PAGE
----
A. Necessity is the mother of invention.
B. An ounce of prevention is worth a pound of cure.
C. Don’t count your chickens before they are hatched
D. Join the unhooked generation.
86. The paragraph is in favor of ____.
A. forbidding smoking in public places
B. outlawing the sale of tobacco products
C. promoting good health habits
D. enforcing strict air quality controls
Now read Text G quickly and mark your answers on your ANSWER SHEET.
Whether you are a smoker or a non-smoker, you should take measures to protect your lungs. You can test your lung capacity by holding a lighted match about six inches from your face and trying to blow it out with your mouth wide open. If you cannot blow out the flame, arrange for a medical examination. Using a simple machine called a spirometer. A doctor can measure the lungs’ strength and capacity. In other words, he can test how efficiently you breathe. When combined with a complete physical examination, the spirometer test may detect early sighs of respiratory problems.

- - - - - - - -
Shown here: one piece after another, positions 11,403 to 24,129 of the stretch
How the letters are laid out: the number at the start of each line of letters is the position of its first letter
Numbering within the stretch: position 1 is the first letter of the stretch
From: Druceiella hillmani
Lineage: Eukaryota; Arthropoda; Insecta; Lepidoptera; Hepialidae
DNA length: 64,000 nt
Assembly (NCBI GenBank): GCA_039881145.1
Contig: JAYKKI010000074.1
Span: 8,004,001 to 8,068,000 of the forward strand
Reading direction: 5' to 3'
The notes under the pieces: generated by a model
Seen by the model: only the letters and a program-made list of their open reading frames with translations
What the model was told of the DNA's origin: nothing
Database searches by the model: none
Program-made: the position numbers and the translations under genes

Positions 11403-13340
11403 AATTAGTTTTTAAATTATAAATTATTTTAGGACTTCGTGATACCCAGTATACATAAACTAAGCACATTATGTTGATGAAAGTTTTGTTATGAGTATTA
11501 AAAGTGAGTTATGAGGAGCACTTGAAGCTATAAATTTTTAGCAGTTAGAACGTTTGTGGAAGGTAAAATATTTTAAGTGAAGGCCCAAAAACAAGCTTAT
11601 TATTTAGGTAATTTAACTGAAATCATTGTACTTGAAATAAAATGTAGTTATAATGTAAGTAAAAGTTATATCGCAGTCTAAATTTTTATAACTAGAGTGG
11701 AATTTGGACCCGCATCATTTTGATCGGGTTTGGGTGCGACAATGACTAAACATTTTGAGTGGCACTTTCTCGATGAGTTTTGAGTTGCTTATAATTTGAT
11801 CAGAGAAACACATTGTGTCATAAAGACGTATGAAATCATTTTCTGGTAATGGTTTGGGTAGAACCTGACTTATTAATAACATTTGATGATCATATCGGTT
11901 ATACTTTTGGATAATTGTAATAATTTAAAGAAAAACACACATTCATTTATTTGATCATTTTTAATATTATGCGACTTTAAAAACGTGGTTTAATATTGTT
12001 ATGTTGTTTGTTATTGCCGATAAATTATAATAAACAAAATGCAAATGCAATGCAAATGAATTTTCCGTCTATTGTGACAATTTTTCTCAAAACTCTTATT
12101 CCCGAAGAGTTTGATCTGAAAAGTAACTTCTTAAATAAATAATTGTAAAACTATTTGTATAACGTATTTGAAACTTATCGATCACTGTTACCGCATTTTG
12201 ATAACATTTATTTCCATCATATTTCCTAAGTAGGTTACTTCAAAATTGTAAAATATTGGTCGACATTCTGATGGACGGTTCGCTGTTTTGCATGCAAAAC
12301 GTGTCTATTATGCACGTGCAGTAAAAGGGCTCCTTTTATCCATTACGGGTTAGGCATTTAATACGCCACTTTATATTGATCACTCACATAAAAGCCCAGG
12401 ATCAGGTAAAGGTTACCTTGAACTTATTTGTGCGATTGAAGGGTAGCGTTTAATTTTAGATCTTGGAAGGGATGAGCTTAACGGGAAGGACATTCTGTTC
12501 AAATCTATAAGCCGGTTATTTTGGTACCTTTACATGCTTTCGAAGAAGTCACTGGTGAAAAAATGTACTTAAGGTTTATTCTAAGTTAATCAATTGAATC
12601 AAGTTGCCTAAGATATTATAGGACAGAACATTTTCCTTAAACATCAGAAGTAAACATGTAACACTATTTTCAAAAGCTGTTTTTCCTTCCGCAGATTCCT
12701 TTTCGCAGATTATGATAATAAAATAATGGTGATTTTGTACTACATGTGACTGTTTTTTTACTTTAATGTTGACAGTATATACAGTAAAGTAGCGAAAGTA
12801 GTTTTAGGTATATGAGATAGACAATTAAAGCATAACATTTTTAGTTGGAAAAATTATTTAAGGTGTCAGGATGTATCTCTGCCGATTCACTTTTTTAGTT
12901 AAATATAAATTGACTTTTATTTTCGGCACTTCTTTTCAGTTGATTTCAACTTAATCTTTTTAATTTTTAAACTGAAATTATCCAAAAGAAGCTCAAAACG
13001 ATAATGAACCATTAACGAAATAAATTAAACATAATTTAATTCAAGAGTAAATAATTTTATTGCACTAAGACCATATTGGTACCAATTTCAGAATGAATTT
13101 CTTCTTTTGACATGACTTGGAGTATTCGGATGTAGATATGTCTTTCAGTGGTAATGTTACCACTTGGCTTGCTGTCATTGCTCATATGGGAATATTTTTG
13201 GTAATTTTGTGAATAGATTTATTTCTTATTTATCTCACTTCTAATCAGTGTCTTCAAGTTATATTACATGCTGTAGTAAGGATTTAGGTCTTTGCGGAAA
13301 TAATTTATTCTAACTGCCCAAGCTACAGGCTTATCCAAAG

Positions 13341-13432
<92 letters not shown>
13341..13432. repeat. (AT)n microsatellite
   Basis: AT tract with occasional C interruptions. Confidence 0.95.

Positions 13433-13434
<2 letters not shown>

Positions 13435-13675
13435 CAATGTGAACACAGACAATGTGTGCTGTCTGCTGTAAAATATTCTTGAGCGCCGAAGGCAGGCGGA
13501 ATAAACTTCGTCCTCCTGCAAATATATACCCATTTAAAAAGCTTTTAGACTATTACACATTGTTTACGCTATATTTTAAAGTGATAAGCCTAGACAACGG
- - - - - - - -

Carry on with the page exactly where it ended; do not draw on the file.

First read the following questions.
87. Mr. and Mrs. Pfile arrived at Reader’s Digest Headquarters in Pleasantville, New York by____.
88. How much money did Mr. Pfile win altogether?
A. Five million dollars.
B. $ 5,100,000.00.
C. $ 100,000.
D. $ 4,900,000.
Now read Text H quickly and mark your answers on your ANWER SHEET.
PENNSYLVANIA BUSINESSMAN WINS $5,100,000.00!
PLEASANTVILLE,NYGrand Prize Winner Mr. Ira Pfile received his prize checkIN PERSONfrom Reader’s Digest President, Richard McLoughlin.
Mr. Pfile and his wife, Virginia, were brought to New York by corporate jet from their home in Charleroi, Pennsylvania to attend a special ceremony in their hon or at Reader’s Digest Headquarters in Pleasantville, New York.